Chris Stamey “Euphoria”
The venerable Chris Stamey (dB’s, Sneakers) quietly released this new album full of timeless pop. “Where Does The Time Go?” is phrase you will be saying after repeat listens, as the hook filled melody is surrounded by ascending chords and Beatlesque horns. Stamey’s gift is that he can see new things in compositions that echo the past.
“Make Up Your Mind” is the biggest gem here. It recalls Big Star, all about retirement the lyric states “isn’t it time you quit, its for your own benefit” with an awesome guitar break. The ballad “You Are Beautiful” slowly builds to a full orchestrated composition and “Invisible” is a statement about your insignificance that could be a lost REM hit single. “When The Fever Breaks” is the heaviest rocker here and “Awake in the World” mines those East Indian Beatle-isms George Harrison was best associated with. The album has a great soul-seaching theme for Stamey and its highly recommended.
Mark Britton “Odds and Sodd”
This came out last year, but its worth noting if you have a Beatlesque fetish. Britton delivers several melodic tunes that exemplify power pop. Opening with the windmilling, power riff of “Hearts and Minds” its straight from The Pete Townshend playbook. Then its the McCartney styled piano of “Sally Ann,” with a Beach Boys styled vocal break. “Dear Rosa” is similar, with harpsichord as the main instrument and “Eleanor Rigby” styled strings.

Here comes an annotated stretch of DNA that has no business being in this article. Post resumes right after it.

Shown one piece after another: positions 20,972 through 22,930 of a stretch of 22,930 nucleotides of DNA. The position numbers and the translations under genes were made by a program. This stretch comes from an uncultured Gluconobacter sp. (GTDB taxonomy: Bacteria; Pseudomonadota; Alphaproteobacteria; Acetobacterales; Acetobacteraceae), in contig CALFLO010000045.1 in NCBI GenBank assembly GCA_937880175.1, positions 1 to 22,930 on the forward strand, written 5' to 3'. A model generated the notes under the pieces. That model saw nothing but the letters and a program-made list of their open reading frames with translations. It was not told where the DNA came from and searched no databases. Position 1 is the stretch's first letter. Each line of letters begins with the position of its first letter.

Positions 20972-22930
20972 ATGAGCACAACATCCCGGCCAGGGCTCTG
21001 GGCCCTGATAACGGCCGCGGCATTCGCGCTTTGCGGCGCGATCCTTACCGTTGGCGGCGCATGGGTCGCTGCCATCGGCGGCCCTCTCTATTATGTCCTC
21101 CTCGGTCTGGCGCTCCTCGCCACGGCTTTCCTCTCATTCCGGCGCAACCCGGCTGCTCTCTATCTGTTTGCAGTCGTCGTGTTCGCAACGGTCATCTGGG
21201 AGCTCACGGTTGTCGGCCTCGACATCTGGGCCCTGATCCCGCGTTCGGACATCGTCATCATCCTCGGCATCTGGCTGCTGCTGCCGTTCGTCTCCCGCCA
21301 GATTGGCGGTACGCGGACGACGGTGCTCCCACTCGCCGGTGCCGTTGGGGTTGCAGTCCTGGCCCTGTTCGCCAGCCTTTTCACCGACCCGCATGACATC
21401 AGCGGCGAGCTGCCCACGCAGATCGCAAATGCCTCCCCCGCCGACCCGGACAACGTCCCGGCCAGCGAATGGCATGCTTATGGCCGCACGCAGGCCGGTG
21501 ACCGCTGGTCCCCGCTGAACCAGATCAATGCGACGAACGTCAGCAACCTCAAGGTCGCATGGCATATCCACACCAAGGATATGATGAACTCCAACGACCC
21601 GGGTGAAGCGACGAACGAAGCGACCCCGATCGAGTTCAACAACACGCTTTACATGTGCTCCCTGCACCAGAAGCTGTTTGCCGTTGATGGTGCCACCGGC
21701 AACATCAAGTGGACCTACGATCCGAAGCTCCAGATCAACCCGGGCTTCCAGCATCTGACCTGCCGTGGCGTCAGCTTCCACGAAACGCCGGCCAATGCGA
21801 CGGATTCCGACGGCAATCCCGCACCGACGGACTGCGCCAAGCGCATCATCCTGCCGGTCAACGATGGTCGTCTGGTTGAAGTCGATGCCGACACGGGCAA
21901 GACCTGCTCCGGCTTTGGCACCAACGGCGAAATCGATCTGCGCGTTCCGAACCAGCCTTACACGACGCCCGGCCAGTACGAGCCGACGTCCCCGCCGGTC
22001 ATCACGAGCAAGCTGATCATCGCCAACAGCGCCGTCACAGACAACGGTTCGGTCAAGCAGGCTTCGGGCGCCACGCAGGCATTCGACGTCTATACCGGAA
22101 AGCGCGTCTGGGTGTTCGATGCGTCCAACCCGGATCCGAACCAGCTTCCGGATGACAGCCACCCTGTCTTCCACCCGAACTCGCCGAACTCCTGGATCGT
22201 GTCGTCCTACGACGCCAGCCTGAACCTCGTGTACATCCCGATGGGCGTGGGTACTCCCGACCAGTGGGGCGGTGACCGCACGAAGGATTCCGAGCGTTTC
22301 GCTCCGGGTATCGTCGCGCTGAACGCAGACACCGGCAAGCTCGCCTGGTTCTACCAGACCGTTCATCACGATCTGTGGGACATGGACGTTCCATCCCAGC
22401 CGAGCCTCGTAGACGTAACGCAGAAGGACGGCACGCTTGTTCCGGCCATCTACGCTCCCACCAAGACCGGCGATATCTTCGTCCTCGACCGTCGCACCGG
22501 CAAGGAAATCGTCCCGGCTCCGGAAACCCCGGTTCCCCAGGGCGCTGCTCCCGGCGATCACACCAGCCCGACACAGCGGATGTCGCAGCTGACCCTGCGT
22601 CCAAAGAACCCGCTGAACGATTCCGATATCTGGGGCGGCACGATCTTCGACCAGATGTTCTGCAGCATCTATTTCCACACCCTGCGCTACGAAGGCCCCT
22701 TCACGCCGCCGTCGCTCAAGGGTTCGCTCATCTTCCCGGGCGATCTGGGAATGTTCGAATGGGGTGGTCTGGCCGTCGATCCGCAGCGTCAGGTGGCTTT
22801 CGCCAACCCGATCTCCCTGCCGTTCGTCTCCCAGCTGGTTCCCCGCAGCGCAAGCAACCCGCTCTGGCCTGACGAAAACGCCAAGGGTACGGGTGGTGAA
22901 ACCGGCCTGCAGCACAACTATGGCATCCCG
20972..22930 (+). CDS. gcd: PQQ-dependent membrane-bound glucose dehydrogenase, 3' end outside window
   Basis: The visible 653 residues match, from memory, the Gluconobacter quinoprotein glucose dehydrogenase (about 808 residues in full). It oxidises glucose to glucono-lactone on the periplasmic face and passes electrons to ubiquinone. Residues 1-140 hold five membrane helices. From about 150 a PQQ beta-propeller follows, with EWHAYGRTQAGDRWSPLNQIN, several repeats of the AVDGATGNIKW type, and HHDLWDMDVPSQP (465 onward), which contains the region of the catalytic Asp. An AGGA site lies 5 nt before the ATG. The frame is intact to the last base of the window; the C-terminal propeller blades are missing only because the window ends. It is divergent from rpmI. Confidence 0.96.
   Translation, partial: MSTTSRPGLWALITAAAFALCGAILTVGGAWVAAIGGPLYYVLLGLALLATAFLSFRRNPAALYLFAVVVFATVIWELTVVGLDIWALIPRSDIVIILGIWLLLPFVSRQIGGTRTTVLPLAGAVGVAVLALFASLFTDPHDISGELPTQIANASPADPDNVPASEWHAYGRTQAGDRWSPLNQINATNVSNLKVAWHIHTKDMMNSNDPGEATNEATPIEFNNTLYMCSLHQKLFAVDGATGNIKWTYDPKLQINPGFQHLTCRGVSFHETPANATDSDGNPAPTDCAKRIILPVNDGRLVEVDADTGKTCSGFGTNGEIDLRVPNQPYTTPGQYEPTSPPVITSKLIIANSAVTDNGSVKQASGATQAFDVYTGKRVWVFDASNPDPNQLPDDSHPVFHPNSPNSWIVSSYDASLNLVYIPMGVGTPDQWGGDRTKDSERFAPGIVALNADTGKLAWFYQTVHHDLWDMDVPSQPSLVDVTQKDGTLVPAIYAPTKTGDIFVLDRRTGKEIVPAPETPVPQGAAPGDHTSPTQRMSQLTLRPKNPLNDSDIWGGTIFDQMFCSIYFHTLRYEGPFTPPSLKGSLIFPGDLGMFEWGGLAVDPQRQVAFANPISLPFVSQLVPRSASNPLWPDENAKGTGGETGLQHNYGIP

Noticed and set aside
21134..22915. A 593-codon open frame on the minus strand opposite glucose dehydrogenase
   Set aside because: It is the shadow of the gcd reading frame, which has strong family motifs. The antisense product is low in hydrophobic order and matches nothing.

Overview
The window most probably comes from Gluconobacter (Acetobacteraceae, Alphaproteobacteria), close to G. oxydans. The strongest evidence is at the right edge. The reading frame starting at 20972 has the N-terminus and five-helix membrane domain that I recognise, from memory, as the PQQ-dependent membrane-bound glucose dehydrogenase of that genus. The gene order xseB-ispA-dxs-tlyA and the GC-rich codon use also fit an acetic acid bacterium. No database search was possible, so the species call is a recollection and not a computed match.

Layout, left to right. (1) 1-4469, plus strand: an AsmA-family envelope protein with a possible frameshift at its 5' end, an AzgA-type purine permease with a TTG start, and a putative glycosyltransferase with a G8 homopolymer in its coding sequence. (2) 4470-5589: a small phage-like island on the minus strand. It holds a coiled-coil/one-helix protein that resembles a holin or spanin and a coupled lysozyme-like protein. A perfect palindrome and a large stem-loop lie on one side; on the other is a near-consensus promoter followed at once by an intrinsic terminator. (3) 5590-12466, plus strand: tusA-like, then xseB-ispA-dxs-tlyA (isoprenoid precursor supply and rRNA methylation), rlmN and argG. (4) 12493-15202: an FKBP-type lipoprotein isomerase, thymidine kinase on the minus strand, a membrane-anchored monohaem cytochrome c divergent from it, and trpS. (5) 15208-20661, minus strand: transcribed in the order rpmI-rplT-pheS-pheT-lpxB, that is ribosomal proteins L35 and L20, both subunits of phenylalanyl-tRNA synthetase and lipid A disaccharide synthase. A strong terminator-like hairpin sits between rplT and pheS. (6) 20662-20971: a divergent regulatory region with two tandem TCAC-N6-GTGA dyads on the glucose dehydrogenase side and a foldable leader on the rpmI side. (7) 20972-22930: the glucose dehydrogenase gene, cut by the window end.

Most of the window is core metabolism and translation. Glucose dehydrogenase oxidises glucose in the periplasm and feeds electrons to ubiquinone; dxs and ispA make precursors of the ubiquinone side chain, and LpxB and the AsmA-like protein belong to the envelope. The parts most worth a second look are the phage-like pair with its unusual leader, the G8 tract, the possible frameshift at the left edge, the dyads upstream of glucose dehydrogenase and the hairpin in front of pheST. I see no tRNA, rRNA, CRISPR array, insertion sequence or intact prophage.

He moves from these basic influences, but the strained lead of “Good Morning Sunshine,” shows Brittons limitations as a vocalist. His guitar also seems to come to life on “Let’s Get Famous,” but its a little too close to Fountain of Wayne’s “Bright Future In Sales.” He takes tired blues detour on “My Friend Foe,” but thankfully comes back with a pair of gems on the psychedelic “Magic Circles” and the charmer “Family Guy.” I’d give this one a few spins on the playlist, overall a positive impression.